Overcoming the Past

by F.

A newish treatment for PTSD:

Developed by Edna Foa, a University of Pennsylvania psychologist, this controversial treatment plunges patients into a painful memory in an attempt to restart the healing process. For it to work, patients have to re-experience the stark terror by repeatedly describing the incident in vivid detail. The aim is that, over time, they become desensitised to the narrative and the memory’s harmful hold starts to weaken.

The treatment is designed for trauma survivors still tormented by nightmares, anxiety, flashbacks or irritability more than three months after an event. Therapists all over the world are being trained in the technique to help victims of sexual assault, combat, car crashes, terrorist attacks and natural disasters. They have already treated survivors of Hurricane Katrina and the Pakistan earthquake.

How does it work? Here’s a description of how a survival of the recent Asian tsunami got over her traumatic memories:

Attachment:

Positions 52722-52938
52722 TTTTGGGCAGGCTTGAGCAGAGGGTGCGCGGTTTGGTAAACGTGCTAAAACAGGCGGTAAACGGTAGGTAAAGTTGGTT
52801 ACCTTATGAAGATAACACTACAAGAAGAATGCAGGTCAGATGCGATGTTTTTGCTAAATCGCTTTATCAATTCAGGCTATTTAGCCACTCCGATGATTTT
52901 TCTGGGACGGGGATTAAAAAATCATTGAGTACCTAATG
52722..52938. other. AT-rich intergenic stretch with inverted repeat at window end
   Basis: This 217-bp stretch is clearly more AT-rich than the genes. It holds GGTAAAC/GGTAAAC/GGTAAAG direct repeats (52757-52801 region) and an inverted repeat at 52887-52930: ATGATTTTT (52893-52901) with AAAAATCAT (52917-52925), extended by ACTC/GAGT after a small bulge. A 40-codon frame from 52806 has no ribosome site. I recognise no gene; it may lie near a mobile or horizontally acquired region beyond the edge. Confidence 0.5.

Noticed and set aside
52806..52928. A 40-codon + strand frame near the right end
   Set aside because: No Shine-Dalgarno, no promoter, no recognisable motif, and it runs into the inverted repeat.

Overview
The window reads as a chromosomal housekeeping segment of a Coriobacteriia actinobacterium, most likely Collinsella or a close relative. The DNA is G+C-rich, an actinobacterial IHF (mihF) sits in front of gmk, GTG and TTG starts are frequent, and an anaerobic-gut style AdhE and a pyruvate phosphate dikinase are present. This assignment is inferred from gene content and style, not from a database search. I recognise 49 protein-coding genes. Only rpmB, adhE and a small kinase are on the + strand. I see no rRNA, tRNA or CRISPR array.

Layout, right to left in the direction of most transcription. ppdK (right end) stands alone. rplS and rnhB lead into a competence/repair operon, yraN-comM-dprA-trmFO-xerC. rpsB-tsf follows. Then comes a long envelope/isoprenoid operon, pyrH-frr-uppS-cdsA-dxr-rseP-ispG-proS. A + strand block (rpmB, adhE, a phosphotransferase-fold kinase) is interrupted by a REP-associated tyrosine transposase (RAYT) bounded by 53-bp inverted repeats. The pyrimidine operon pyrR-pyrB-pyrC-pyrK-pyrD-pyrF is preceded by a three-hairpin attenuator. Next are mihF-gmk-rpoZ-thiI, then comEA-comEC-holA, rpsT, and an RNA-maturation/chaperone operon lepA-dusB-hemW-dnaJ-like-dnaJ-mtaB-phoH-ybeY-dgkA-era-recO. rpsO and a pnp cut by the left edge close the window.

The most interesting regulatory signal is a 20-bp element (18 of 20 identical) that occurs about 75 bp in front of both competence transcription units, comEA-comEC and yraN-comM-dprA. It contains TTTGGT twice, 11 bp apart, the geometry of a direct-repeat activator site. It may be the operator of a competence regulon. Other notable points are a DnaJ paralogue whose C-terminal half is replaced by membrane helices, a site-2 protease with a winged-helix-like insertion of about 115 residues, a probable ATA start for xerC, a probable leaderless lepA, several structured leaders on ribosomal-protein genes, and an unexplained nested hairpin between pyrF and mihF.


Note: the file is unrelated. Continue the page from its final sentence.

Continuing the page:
Adi sobbed and shook as she told Nacasch about the most harrowing moments. When she finally finished, the doctor said, “Tell it again.” Afterwards, she handed Adi a taped recording of the session and instructed her to listen to it at home. By the end of the 12 weekly sessions, Adi lost track of how many times she had told the story.

Today, she recounts the story with as much emotion as if she were ordering a take-away. To complete her treatment, she had to face difficult situations, such as going to crowded places, finally working her way up to a trip to the beach. Slowly, the nightmares and phantom pains stopped. “The tsunami is somewhere in my head, but I don’t have to think about it every day.”

More in the FT. JAMA has endorsed this treatment, though remember than medical studies generally aren’t that reliable. According to a paper on the reliability of medical studies,

Of 49 highly cited original clinical research studies, 45 claimed that the intervention was effective. Of these, 7 (16%) were contradicted by subsequent studies, 7 others (16%) had found effects that were stronger than those of subsequent studies, 20 (44%) were replicated, and 11 (24%) remained largely unchallenged. Five of 6 highly-cited nonrandomized studies had been contradicted or had found stronger effects vs 9 of 39 randomized controlled trials (P = .008).

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